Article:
My US Strongman: Raeanne Pemberton at Central Illinois Strongman Classic

August 25, 2015

I competed at the Central Illinois Strongman Classic at SPEC (Specific Sports Enhancement Center)in Decatur, Illinois this past Saturday. This was SPEC's third annual strongman competition and the third time I've participated. SPEC used to be my home gym, so I am a bit biased, but this is one of the most fun competitions in which I have ever competed. The setup, crowd, and flow of the event is flawless.

 

Athletes are treated first class and have ample warmup space and clear, concise information regarding each event. Judging is fair and accurate. The weather was perfection for the July 22nd event.

 

The five strongman events included yoke walk, tire deadlift (around 15 inches), truck pull, log press for reps, and a stone medley. I was one of 17 female athletes, and there was a wide range of skill from novice all the way up to experienced competitor. This event was sanctioned by both United States Strongman and Illinois Strongman Association. The top competitors received an invite to compete at a national level.  

 

The Events


Yoke

 

As a heavyweight female, yoke walk was 450# for me. This was 50 feet for time. The yoke implements at SPEC have a thin cross bar which is more like a squat bar than a traditional yoke cross bar. I found myself regretting my "wide" grip holding the uprights. But I made it work.

 

I walked steadily and slowly for my self-proclaimed worst event. My competitor April thanked me when I was done, if that's any indication of how well I did. :-)

 

I walked the yoke, dropped about a foot short, picked it back up and dropped it ON THE LINE. I was upset and took out some of my rage screaming but finally moved it to the finish. I wasn't in love with the pitch of the parking lot for this event, but at least all athletes had the same disadvantage.

 

Quite honestly, the element of surprise is one of the challenges that I love about strongman.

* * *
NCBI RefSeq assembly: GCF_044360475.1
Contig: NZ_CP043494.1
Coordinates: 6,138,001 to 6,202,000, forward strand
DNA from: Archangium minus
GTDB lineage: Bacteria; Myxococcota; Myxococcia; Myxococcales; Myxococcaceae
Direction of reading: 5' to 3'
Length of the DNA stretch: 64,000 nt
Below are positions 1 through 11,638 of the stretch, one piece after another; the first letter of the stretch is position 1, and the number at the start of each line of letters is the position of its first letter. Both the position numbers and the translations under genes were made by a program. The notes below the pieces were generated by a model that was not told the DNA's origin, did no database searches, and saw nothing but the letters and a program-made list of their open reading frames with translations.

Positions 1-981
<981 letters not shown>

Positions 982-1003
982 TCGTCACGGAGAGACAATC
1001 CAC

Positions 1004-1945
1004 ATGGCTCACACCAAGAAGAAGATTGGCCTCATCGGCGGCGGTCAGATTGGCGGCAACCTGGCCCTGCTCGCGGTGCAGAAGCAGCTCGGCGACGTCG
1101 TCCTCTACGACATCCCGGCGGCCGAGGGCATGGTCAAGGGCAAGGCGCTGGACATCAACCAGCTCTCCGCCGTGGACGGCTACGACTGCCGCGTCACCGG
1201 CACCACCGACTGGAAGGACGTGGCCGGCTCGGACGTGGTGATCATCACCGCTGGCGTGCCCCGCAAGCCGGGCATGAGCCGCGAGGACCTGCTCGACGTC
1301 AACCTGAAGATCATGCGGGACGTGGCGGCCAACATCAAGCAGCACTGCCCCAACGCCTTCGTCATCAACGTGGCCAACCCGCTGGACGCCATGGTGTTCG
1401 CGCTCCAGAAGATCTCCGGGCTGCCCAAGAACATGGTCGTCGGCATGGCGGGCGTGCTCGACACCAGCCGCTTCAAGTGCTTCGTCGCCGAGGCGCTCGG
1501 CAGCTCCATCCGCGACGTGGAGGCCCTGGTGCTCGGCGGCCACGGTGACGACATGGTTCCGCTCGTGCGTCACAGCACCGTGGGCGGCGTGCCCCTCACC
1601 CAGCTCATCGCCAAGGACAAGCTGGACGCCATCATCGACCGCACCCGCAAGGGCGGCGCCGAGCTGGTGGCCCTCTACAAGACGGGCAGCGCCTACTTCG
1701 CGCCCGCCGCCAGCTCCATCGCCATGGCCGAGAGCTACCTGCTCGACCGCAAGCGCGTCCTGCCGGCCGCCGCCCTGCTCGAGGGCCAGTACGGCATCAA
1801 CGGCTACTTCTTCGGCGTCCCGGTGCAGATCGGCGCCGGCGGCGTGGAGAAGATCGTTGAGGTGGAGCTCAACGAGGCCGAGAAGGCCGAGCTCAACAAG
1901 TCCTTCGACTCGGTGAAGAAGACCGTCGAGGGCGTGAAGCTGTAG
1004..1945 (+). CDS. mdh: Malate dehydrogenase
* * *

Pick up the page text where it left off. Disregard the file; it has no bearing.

Photograph copyright Mindy Stewart Morgan

 

Tire Deadlift

 

Let me start off by saying that tire deadlift is the most glorious of all the forms of deadlift. Lifting from a cushion of air feels amazing and it makes the weight seem to almost float. Going into tire deadlift, my competitor and I agreed not to talk weights. I had no idea what she was going in with, and vice versa.

 

My attempts were planned, with the help of my amazing friend and coach, Becca. I wanted 385-405-420. I had hit the first two numbers in training and my third was a hopeful PR. This event was auction style and the lifters had to say the number they wanted on the bar. Most females were finished by the time 360 rolled around, and my competitor, April, opened around 355.

 

Once I knew her opener I doubted my 385, but I stayed the course. April claimed 385 as her second attempt, and I pulled it as a first. Then, we played "strategy" as we each waited to hear the other's next attempt. 415 came up and April called for it. I was in a sudden panic. I should have gone for 415! But what's another five pounds?

 

Should I go for 415 or just up to 420? I literally stood there in a panic unsure of what to do. I decided I'd see what happened with April's lift. She was SO CLOSE but she missed. Crap. Do I do 415 or "go big" and shoot for 420?? The people around me encouraged me. 420 it is.

 

April was kind enough to offer me some ammonia, so she prepped me really well. "Wait for the rush," she said. I approach the bar, wrap my straps, inhale slowly and carefully. Wait for it... PULL!! It's GOOD!!! :-D

 

This was a definite highlight of my day. Not only my lift, but watching my fellow athletes. I cried several times during the competition, out of pure joy for the happiness and success of everyone surrounding me. It truly was a magical day.

 

A video posted by Raeanne (Sisson) Pemberton (@_annie_rae_) on Aug 22, 2015 at 9:32am P

 

Truck Pull

 

The truck pull  was short and fast. Females pulled for 50 feet, and pulled an approximately 5000 lb truck. Every female kicked butt on this event! Scores were mere seconds apart. Willie Wessels stood close by guiding everyone and offering advice. Competitors cheered on competitors, and hugged after each attem